As contrived as this premise may sound (and it isn't much better on-screen), writer-director Mora Stephens manages to push the odd-couple story in some interesting directions.
    • 55 Metascore
    • 60 J.R. Jones
    Scripted by Pitre and his wife, Michelle Benoit, this is more interesting for its historical setting than for its rather wooden drama, but Tim Curry gives a pretty good performance as the town's whiskey priest.
    • 60 Metascore
    • 60 J.R. Jones
    The Holocaust subplot is contrived and schematic. Yet the central love triangle is fairly compelling, aided by Krol's fine performance.
    • 48 Metascore
    • 60 J.R. Jones
    The talented cast--manages to rescue the movie as well as the earth.
    • 49 Metascore
    • 60 J.R. Jones
    The film's opening and closing moments are weirdly reminiscent of "Black Hawk Down," another tale of Western soldiers in over their heads on the dark continent -- clearly no one these days understands manifest destiny.
    • 55 Metascore
    • 60 J.R. Jones
    Well-meaning but simpleminded biopic.
    • 66 Metascore
    • 60 J.R. Jones
    In the end, this admirably broadens our knowledge of the era but doesn't much deepen it.
    • 87 Metascore
    • 60 J.R. Jones
    Long, heavy, and not particularly edifying Holocaust drama.
    • 59 Metascore
    • 60 J.R. Jones
    This uninspired comedy drama seems to have been bankrolled by the state tourism board, yet the Celtic music sequences provide welcome relief from the reheated plot.
    • 67 Metascore
    • 60 J.R. Jones
    As one might expect from IFC, actors and directors dominate the interview segments, which may be the reason the narrative never finds its way to Heaven's Gate.
    • 67 Metascore
    • 60 J.R. Jones
    The documentary becomes more poignant and substantial when old age begins to seriously disable some of the dancers.
    • 77 Metascore
    • 60 J.R. Jones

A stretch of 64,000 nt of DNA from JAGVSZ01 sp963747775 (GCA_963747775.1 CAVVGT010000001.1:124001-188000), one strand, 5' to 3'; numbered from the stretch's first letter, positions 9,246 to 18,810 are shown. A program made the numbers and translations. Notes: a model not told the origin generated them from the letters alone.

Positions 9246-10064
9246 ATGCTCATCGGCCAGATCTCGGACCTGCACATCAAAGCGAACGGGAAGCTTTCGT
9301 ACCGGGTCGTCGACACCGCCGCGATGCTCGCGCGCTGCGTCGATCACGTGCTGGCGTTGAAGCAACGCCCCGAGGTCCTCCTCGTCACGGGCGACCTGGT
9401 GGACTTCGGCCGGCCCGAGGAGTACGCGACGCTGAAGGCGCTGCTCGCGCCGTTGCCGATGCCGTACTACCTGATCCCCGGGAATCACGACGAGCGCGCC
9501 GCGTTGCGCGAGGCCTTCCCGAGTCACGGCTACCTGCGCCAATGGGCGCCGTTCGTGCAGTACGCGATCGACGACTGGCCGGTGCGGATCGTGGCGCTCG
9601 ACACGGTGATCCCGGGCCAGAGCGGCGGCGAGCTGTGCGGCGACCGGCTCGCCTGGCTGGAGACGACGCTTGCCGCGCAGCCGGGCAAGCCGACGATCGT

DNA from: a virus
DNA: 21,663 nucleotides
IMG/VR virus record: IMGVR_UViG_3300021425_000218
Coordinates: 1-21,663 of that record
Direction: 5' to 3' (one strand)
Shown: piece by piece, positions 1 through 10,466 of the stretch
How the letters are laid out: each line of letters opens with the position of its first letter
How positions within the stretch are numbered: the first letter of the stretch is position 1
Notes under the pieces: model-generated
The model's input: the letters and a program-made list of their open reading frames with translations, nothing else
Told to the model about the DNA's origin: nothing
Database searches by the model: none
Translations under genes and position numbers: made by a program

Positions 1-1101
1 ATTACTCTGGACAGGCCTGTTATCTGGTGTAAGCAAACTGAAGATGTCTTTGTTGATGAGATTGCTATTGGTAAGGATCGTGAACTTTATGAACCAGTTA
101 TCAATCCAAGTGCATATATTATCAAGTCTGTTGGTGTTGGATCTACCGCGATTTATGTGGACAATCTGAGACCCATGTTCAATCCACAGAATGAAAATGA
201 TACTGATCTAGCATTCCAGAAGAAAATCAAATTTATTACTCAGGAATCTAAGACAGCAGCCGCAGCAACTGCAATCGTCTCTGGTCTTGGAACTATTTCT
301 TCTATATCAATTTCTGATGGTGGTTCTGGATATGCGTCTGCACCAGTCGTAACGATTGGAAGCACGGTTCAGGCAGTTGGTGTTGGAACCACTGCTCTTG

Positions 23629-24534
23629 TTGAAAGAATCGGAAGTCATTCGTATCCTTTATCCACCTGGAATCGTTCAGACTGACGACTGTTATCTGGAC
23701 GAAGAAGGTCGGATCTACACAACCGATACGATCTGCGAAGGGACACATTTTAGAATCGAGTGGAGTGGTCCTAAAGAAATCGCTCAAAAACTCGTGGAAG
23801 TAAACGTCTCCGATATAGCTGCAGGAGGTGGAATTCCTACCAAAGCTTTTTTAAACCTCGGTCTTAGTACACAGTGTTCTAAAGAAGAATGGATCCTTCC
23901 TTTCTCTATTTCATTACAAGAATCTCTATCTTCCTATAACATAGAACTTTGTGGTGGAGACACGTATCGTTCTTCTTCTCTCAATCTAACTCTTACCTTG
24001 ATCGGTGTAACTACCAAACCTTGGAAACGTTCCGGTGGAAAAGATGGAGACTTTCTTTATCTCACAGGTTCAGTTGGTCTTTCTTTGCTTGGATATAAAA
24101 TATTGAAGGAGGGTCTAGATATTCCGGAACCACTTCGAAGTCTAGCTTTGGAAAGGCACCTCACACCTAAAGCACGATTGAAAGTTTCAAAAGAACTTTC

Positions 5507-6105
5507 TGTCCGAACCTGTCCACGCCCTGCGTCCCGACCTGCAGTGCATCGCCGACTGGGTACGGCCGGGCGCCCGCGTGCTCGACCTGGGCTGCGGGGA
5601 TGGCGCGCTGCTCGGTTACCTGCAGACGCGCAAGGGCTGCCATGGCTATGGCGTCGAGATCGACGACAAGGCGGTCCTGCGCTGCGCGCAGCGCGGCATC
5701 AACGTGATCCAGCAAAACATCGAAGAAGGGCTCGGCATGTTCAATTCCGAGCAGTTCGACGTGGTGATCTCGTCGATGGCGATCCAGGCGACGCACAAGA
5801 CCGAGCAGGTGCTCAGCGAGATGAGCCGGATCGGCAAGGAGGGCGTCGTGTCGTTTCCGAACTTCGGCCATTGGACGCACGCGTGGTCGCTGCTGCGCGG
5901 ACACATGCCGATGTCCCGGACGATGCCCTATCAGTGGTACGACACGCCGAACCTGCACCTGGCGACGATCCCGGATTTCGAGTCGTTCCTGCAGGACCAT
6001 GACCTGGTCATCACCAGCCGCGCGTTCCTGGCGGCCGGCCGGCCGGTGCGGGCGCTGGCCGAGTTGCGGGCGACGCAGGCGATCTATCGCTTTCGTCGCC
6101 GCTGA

Director Bob Clark teamed with nostalgic humorist Jean Shepherd for this squeaky clean and often quite funny 1983 yuletide comedy, adapted from Shepherd's novel In God We Trust: All Others Pay Cash.
    • 45 Metascore
    • 60 J.R. Jones
    Perry's soap opera story lines are awful, with their nobly suffering sistas, gorgeous do-right men, and shamelessly materialistic dream endings. But the movie's message of gospel joy and racial pride couldn't be more sincere, and Perry gives an impeccable comic performance as the title character.
    • 85 Metascore
    • 60 J.R. Jones
    Like the earlier film, this one has an airless quality, much of the action taking place in the hushed and colorless offices of "the Circus." But whereas the dank tone of "Let the Right One In" served to heighten the moments of poignance and shrieking horror, Tinker, Tailor, Soldier, Spy begins to seem phlegmatic after a while.
    • 57 Metascore
    • 60 J.R. Jones
    The jokes all revolve around weed, stereotypes, and Neil Patrick Harris; the stereotype stuff is by far the funniest.
    • 77 Metascore
    • 60 J.R. Jones
    Whenever writer-director Oren Moverman moves past these scattered and admittedly voyeuristic moments into the lives of the two soldiers, the movie drifts into received wisdom and unconvincing romance.
    • 59 Metascore
    • 60 J.R. Jones
    Highly recommended if you want to watch an assortment of rich movie stars feel your pain.